Introducing changes: the trial phase

Last weekend I talked with my friends about introducing changements in our lives, and more precisely, what makes each one of us hesitate before changing anything in our routine.

We agreed that we all find difficult and risky to introduce a changement from one day to another, with no plan to rollback, even if it’s a change for the better. I find it daunting to turn a page forever, and have to adjust into the new habit because there is no other choice. What I look for is to be 100% (OK, at least 80%) convinced of the new plan, therefore I need to test it for a while, because I could discover that it’s not the right solution to my question, or I could need to adjust some details and test it again.

For example, some time ago I decided to draw more regularly. I initially resumed drawing, but in drawing sprints (with a drawing a day) that were too demanding for me to be a permanent task. I have since revised the plan and am aiming to draw once a week, but still I find myself struggling to respect the schedule. For the time being, I’ll probably settle for a finished drawing every other week, and scribbling everytime I feel inspired. I feel that the important thing is that I keep this activity in my schedule, rather than dropping it completely because I can’t work on it often enough. Of course the lower limit changes for every activity (running once every two weeks can’t count as training) and determines how much progress I can expect on that domain (I’m really behind with my practice with the trombone, but I won’t give up, and I want to practice more often in the near future!). Even for what falls below the lower limit there can be a positive thought: it has been tried, but this time it didn’t work out – if I want, I can analyse why, and try again with a better set of conditions.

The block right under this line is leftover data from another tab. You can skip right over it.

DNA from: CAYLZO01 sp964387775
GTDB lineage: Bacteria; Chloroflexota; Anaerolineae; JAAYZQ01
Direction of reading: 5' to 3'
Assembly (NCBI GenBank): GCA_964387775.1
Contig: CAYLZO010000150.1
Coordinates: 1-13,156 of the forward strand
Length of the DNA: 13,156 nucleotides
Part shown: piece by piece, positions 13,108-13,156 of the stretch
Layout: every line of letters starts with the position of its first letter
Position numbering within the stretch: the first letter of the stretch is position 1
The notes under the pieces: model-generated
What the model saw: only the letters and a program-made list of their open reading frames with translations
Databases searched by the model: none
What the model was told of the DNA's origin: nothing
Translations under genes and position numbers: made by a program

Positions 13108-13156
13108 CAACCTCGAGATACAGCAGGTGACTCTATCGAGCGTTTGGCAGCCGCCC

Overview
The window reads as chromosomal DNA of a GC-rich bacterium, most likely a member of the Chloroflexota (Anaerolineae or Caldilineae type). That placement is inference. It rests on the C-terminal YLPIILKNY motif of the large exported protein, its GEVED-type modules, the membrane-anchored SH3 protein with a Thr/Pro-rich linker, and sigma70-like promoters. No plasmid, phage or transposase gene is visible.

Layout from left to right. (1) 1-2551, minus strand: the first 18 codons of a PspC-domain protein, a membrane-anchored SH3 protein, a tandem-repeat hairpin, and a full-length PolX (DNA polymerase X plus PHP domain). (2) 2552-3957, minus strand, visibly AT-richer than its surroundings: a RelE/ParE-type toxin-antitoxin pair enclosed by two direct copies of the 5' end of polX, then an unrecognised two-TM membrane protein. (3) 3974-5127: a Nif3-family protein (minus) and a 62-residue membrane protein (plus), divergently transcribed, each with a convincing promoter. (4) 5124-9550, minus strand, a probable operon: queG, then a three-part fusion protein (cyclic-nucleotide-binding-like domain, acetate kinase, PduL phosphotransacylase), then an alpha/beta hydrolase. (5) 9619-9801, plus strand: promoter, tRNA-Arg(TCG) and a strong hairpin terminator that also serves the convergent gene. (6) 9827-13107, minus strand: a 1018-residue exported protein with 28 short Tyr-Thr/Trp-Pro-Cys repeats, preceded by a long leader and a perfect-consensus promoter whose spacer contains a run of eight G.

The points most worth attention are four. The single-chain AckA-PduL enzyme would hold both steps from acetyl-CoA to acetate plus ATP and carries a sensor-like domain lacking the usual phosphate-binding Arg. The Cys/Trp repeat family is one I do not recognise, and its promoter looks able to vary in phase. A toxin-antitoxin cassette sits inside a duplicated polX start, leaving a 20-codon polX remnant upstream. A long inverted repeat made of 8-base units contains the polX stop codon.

Overall, I feel more inclined to introduce a changement in my schedule if I can have a trial period before adopting it on the long run. Amusingly enough, it is a widely accepted practice in Germany, so much that there is a (colloquial) word for introduction course: Schnupperkurs – based on the verb schnuppern, that means “to sniff, and in broader sense to get an idea about something new”. The goal of these courses is to give newcomers a good overview of a discipline, so that they know what it involves before committing to it.

Sniff...?//embedr.flickr.com/assets/client-code.js

What do you think about introducing changements in your schedule? What works for you and what doesn’t? Let me know in the comments!

5 thoughts on “Introducing changes: the trial phase

  1. I believe we are all scientist of sorts. I also believe that’s the reason why we come equipped with [5] senses. This way we can use one or all to test out ideas before going full throttle in one direction or the other. I love the “sniffing” cat above. Don’t animals rely heavily on their instincts before forging ahead? Good rule of thumb if you ask me!

    Liked by 1 person

  2. sometimes changes are made from outside ( your work boss changes your schedule) and sometimes we make the changes ourselves. I don’t have any trouble with making changes myself but it takes me a bit of time to adjust to big changes that someone else had made for me.

    Liked by 1 person

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